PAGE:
Kashmir Politics

Profile of Changing Situation - 1995-96

The government's continued efforts for restoration of the democratic system in the state had ultimately led to the successful conclusion of Lok Sabha and State Assembly Elections. Intensification of inter group clashes and the public mood in favour of peace and normalcy contributed to the creation of a conducive climate for the restoration of democracy. The advent of counter-insurgency groups in J&K since late 1994 put the fundamentalist and secessionist forces led by JEI and HuM on the defensive. Profile of changing situation (1995-1996)The counter-insurgency forces emerged to counter the hegemonistic and oppressive attitude of Hizbul-Mujahideen and JEI and demoralised the prominent pro-Pakistan JEI and HuM leaders and sympathisers. The Media which had till now been unwillingly or willingly toeing the line of militant outfits, began to express opinions fearlessly and displayed independence from militant diktats.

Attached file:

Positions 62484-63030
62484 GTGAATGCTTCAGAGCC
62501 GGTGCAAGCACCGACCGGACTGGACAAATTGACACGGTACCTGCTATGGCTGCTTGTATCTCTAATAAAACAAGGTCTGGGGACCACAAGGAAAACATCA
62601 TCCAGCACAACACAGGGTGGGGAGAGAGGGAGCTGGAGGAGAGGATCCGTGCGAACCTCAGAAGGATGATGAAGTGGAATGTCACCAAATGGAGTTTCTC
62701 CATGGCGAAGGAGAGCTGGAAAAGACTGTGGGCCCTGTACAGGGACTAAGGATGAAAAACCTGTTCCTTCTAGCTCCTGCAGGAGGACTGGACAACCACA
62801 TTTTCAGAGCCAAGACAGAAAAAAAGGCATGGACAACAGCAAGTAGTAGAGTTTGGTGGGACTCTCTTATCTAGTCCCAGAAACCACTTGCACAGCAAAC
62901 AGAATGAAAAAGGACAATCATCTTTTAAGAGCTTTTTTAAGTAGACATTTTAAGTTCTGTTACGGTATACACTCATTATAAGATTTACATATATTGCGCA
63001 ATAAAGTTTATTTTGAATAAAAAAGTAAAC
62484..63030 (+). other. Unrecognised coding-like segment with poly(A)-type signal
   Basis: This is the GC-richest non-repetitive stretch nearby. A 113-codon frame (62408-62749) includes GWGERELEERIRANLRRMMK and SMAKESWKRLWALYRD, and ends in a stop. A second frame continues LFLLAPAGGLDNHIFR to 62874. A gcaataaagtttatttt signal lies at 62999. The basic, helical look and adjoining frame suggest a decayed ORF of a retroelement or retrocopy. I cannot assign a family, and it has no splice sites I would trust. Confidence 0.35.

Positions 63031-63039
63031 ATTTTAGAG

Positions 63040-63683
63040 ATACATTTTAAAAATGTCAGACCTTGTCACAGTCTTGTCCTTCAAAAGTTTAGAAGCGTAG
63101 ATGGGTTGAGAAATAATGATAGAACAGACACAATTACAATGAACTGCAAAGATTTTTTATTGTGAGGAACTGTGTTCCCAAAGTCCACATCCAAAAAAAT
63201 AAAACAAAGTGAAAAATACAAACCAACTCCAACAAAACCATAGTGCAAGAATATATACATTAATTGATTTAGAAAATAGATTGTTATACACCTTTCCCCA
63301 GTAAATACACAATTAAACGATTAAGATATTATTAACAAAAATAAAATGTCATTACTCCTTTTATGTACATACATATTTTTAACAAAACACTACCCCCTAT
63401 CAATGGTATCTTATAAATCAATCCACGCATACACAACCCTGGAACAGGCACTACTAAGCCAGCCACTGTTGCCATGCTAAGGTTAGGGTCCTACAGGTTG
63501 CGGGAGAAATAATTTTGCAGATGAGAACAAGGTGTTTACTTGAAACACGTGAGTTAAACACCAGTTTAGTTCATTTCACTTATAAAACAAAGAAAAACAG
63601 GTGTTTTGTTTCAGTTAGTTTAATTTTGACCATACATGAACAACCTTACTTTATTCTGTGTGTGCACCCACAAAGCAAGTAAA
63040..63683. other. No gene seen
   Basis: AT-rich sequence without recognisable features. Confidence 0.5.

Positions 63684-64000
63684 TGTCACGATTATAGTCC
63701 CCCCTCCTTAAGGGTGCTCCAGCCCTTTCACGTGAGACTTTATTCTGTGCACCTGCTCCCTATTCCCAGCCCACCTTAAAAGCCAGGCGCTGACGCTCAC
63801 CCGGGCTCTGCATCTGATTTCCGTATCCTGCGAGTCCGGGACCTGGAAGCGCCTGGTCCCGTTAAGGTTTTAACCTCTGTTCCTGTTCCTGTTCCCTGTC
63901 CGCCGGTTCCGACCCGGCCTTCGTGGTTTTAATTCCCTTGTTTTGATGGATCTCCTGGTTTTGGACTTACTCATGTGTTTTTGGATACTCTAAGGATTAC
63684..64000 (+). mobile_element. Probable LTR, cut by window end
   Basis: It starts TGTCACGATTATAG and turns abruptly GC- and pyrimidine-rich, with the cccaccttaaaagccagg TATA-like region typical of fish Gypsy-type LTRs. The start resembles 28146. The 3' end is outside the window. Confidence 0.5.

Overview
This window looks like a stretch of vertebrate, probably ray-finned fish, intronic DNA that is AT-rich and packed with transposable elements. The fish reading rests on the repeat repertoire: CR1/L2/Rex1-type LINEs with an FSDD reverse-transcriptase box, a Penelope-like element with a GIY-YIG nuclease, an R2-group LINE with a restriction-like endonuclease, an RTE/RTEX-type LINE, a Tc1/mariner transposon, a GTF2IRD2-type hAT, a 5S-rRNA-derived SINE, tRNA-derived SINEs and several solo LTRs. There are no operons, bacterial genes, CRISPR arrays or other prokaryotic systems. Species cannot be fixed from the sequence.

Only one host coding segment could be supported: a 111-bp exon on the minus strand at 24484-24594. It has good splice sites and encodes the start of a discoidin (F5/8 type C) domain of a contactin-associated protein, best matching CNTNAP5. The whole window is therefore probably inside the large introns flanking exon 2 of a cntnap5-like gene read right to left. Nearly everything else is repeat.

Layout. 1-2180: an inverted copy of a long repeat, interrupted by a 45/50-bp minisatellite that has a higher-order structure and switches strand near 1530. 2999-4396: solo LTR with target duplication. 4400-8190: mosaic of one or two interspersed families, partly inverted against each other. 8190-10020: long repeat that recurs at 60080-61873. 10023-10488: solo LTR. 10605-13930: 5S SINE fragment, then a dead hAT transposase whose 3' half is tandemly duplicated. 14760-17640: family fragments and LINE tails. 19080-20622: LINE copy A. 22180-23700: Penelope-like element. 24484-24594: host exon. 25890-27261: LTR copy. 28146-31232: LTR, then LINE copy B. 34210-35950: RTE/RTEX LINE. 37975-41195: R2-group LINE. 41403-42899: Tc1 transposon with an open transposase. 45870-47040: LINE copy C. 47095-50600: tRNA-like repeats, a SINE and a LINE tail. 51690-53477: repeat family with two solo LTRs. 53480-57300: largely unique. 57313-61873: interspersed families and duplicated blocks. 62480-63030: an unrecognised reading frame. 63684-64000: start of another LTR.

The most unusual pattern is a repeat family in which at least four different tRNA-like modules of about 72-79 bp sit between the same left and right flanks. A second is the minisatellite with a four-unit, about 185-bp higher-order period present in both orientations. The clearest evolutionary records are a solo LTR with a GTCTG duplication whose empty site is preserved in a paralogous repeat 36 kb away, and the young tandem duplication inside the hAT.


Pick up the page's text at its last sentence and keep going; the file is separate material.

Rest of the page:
The initiative of four prominent militant leaders to call for an unconditional dialogue with the Government of India for a solution to the Kashmir problem and their subsequent meeting with the Union Home Minister (Delhi, 15 March 1996) and formation of the 'Forum for Permanent Resolution' brought about a change in the situation in the state. Their efforts broke the stalemate by initiating a process of dialogue. They alleged that the KJHC which claimed to be the sole representative of the Kashmiris, had utterly failed in performing the desired role towards the solution of the problem.